Do mobile phone-based reminders and conditional financial transfers improve the timeliness of childhood vaccinations in Tanzania? Study protocol for a quasi-randomized controlled trial.
Journal Article (Journal Article)
BACKGROUND:Vaccination is a cost-effective strategy for reducing morbidity and mortality among children under 5 years old. To be fully protected from diseases such as tuberculosis, diphtheria, pertussis, and polio, children must receive all recommended vaccinations in a timely manner. In many countries, including Tanzania, high overall vaccination rates mask substantial regional variation in vaccination coverage and low rates of vaccination timeliness. This study evaluates the efficacy of mobile phone-based (mHealth) reminders and incentives for improving vaccination timeliness in the first year of life. METHODS:The study, conducted in Mtwara Region in Tanzania, includes 400 late-stage pregnant women enrolled from rural and urban health facilities and surrounding communities. The primary outcome is timeliness of vaccinations among their children at 6, 10, and 14 weeks after birth. Timeliness is defined as vaccination receipt within 28 days after the vaccination due date. The quasi-randomized controlled trial includes three arms: (1) standard of care (no reminders or incentives), (2) mobile phone-based reminders, and (3) mobile phone-based reminders and incentives in the form of conditional financial transfers. Assignment into study arms is based on scheduled vaccination dates. Reminder messages are sent to arms 2 and 3 participants via mobile phones 1 week and 1 day prior to each scheduled vaccination. For arm 3 participants, reminder messages offer an incentive that is provided in the form of a mobile phone airtime recharge voucher code for each timely vaccination. Vaccination dates are recorded via participant contact with an mHealth system, phone calls with mothers, and a review of government-issued vaccination cards during an end-line survey. Random effects logistic regression models will be used to estimate the effects of reminders and incentives on the timeliness of vaccinations. DISCUSSION:The results will inform implementation science research on the effectiveness of reminders and incentives as a means of improving vaccination timeliness. TRIAL REGISTRATION:ClinicalTrials.gov, NCT03252288 . Registered on 17 August 2017 (retrospectively registered).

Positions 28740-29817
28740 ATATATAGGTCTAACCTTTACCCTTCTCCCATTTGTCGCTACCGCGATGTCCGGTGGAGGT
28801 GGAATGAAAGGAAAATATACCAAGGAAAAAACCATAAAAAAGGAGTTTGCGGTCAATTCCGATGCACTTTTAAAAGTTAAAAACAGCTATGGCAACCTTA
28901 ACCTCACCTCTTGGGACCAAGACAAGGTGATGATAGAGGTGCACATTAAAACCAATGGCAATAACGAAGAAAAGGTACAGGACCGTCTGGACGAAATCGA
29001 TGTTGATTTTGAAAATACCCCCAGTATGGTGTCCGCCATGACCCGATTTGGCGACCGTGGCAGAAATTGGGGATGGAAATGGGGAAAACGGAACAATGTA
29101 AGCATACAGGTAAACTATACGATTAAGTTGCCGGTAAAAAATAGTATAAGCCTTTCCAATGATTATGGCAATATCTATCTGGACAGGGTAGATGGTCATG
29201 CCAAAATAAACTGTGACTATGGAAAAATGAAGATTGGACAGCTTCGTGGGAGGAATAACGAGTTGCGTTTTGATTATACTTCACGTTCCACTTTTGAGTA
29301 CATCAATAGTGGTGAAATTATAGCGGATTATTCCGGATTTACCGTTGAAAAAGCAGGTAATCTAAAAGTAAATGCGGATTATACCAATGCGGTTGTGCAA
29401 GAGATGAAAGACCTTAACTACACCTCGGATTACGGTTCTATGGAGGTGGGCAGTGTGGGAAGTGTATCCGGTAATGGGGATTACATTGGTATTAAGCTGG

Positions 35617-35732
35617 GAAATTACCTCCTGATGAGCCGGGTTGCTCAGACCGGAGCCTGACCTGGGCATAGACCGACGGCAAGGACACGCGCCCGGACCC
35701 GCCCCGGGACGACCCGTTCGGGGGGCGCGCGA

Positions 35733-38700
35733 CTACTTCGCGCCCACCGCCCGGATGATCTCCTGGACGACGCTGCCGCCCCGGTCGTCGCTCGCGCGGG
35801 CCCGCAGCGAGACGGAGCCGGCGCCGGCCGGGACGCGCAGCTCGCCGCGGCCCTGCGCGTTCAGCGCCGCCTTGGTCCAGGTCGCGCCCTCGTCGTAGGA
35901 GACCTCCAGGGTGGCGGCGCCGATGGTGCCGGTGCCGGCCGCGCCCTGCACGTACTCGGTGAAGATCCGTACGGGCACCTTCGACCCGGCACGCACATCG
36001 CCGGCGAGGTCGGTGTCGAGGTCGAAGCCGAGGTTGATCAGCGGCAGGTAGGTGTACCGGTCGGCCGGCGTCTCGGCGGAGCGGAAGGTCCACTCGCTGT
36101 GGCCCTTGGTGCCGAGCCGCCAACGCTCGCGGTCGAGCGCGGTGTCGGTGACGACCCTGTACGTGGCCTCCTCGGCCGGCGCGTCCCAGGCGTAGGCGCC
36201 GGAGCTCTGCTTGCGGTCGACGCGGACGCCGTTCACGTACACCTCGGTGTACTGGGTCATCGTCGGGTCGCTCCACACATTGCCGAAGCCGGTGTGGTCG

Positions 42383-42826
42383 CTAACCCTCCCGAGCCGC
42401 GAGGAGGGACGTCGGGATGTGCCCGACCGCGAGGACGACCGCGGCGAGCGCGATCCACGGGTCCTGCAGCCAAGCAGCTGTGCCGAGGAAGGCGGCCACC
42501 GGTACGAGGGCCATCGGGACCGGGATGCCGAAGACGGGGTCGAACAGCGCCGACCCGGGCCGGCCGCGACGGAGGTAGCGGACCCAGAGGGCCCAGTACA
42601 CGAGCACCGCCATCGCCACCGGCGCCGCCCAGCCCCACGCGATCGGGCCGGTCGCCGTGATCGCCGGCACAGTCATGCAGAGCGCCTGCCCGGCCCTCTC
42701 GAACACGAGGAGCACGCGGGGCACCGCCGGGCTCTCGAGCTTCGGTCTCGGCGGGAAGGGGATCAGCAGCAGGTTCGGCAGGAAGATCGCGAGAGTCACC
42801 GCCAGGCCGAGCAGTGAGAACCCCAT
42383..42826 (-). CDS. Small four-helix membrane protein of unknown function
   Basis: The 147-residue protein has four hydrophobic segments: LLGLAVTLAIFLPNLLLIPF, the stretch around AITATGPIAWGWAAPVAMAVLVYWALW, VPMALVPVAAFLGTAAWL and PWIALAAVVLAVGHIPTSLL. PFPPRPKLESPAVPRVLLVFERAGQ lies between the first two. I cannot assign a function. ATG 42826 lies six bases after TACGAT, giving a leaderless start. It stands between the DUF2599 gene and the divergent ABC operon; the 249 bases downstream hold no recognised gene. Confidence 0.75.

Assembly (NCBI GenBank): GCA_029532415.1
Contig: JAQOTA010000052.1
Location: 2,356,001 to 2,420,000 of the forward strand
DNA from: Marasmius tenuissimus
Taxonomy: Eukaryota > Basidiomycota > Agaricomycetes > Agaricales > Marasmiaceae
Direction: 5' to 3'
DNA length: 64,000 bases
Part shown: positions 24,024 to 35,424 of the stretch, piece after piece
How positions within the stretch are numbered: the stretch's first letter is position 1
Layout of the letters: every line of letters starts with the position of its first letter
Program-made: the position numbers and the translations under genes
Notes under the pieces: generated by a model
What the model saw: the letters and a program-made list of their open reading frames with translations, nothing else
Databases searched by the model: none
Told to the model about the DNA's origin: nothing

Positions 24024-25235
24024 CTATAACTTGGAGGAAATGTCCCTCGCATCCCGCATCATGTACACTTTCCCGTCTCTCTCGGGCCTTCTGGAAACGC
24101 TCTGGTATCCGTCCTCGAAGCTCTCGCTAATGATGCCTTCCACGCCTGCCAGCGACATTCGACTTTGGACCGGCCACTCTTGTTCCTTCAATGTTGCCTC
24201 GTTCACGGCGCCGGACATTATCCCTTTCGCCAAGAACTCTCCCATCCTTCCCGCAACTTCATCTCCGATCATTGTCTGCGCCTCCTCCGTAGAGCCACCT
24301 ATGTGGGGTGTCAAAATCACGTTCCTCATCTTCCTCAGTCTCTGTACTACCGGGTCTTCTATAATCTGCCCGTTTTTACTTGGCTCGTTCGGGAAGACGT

- Ostermann, J; Vasudevan, L; Baumgartner, JN; Ngadaya, E; Mfinanga, SG
- July 2019
Volume / Issue
- 20 / 1
Start / End Page
- 397 -
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